The country can relax. Inflation is now in the hands of Madison Avenue. The word is that President Carter has enlisted the advertising industry in his drive to curb the cost of living.
It may seem strange that an industry hitherto known for its genius in promoting spending should now be called on the help subdue it. Nevertheless, the Advertising Coundil is working with the administration on a "multimedia" campaign focused on the theme, "We can all beat inflation if we just use our dollars and sense."
It sounds like something conceived by the wonderful folks who gave us "Whip Inflation Now" (better known as WIN), which was launched with 21 guns by Gerald Ford to spearhead his psychological war on inflation back in 1974. It was so juvenile and palpably inadequate that it was soon laughed off the scene, accompanied by soaring prices that finally climbed to a 12 percent inflation rate -- the highest on record until recently topped by the 13-plus rate under Carter.
The advertising writers helping the Carter administration have developed a booklet "to alert the American public to the dangers of continued inflation." One suggestion (from an adman no less says, "If you don't think you can afford something, don't buy it." Were the American people to take that seriously, the country would collapse like a punctured tire.
If Carter is looking to former presidents for hints on how to handle inflation and also win reelection, he would be better advised to take a tip from Richard Nixon. Like Carter, Ford relied of feeble wage and price guidelines, resulting in both recession and inflation, or "stagflation." He also ended up being the only incumbent president to be defeated since 1932. Although Nixon had denounced mandatory wage-price controls all his political life, he abruptly embraced then in 1971 when inflation began going up and he began going down in the polls.
With controls holding prices to about a third of what they are today, Nixon's easy money policy produced such prosperity that he carried 49 out of 50 states in his record 1972 reelection. Later he abandoned controls, but only after he was safely back in the White House.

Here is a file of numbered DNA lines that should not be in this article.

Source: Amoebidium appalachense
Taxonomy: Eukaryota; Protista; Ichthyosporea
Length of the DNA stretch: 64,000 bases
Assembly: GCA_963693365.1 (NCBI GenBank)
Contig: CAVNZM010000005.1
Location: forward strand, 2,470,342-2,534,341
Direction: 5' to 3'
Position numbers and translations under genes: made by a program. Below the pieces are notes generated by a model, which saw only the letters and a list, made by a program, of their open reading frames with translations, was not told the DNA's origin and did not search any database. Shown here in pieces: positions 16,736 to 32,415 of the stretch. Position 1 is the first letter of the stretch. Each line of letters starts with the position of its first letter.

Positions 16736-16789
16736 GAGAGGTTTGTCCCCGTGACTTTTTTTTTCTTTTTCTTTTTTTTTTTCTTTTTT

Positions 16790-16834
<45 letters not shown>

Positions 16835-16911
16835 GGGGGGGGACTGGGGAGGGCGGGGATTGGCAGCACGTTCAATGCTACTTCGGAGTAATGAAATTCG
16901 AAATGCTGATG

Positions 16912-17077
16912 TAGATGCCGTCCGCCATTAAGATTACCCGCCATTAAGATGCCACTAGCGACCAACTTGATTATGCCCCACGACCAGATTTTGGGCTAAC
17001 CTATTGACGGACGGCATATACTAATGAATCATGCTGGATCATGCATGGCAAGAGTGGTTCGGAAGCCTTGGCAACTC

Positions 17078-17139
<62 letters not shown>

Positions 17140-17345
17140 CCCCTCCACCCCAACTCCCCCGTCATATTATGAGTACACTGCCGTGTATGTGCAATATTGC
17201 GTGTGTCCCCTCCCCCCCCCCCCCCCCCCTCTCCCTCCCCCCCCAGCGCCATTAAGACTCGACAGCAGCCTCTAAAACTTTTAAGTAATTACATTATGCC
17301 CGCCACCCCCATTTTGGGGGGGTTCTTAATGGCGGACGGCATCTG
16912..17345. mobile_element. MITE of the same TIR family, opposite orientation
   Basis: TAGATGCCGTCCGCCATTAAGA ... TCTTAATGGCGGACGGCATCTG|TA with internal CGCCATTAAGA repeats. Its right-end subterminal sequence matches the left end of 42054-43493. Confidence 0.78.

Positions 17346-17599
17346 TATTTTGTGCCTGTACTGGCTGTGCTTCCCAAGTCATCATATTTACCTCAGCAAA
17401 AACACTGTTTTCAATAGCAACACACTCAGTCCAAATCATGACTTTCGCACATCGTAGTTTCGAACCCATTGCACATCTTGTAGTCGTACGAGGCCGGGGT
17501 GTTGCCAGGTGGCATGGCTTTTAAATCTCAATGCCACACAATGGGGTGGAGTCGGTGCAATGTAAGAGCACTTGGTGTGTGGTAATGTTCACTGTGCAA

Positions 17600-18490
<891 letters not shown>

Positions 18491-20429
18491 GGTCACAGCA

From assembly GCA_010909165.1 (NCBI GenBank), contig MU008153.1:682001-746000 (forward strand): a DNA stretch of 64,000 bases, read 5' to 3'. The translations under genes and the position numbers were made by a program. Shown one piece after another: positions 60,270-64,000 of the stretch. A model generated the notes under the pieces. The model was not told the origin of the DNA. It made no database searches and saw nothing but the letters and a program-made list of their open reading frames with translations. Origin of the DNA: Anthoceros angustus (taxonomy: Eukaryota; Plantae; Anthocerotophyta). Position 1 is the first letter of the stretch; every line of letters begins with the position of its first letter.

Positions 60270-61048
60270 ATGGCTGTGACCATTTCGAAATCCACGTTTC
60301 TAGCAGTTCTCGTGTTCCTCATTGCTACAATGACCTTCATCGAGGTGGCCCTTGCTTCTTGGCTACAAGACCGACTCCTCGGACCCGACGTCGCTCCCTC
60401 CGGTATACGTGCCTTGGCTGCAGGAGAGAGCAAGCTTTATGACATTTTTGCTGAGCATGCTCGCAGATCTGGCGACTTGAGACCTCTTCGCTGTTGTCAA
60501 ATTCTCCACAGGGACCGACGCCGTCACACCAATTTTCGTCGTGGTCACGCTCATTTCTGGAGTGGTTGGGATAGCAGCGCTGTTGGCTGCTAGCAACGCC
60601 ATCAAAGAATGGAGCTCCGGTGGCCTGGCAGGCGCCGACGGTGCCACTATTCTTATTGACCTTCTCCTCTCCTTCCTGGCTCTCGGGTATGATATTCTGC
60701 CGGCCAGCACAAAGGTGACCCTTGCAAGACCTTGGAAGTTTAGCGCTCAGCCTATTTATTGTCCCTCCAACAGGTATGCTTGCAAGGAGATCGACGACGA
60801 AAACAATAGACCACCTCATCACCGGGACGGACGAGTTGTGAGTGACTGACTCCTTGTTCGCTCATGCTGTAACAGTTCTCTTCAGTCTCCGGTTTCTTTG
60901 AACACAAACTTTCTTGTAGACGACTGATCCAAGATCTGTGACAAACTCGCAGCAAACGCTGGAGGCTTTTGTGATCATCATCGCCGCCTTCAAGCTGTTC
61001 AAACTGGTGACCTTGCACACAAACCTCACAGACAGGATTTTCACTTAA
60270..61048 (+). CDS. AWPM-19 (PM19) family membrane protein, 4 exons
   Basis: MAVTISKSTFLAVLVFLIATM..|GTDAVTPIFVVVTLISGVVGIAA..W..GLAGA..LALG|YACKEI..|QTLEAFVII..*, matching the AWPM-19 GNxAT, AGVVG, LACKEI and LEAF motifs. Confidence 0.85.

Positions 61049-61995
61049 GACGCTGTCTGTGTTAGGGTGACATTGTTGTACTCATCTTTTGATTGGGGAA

President Carter says that "whatever it takes to control inflation, that's what I will do." Except, among other things, the following:
Initiate mandatory wage and price controls. Effectively curtail importation of foreign oil. Nationalize the profiteering oil industry. Control domestic oil profits instead of phasing them out. Stop federal deficits. Balance the budget. Eliminate farm price supports. End maritime subsidies. Repeal protective tariffs and quotas for steel, textiles, cheese, television sets and other goods. Trim inflationary, non-productive military spending. Reform taxation to stimulate productivity. Reduce Social Security payroll deductions. Clamp a ceiling on runaway interest rates.
So, understandably, Carter's pledge to stop inflation is a qualified one. What he is really saying, along with the American public, is that inflation is the worst of all economic diseases, except for most of the cures for it.
The one cure -- mandatory wage and price controls -- that is consistently favored by a majority of the public is the one that Carter still says he will not adopt. Only a couple of weeks ago, however, the president said he fully supported the Federal Reserve Board's new tight money/high interest rate policy, but he already is weakening on that stand.
The president is currently saying that "interest rates are too high," and he is telling the labor unions that he won't "fight inflation with your jobs." When Paul Volcker, chairman of the Fed, warned a few days ago that "the standard of living of the American people has to decline," the president promptly said, "I don't agree."
In the wake of the Volcker policy, the stock market has already suffered a $200 billion loss, and the prime interest rate has soared to an alarming new high of 15 percent. It's not hard to see why the president is uneasy, and why Labor Secretary Ray Marshall was emboldened to say that the Fed's policies "are a very inefficient way to deal with inflation."
It's not hard, either, to see why a leader of Carter's own party, Sen. Henry Jackson, is now predicting that "clearly, the American people, out of sheer frustration, are going to demand mandatory controls, and you're going to see them enacted into law in 1980 by the Congress."
The Wall Street Journal, an avid opponent of controls, convened a crosssection of Midwest Americans last week to discuss inflation. The panel, it reported, was unanimously for wage and price regulation.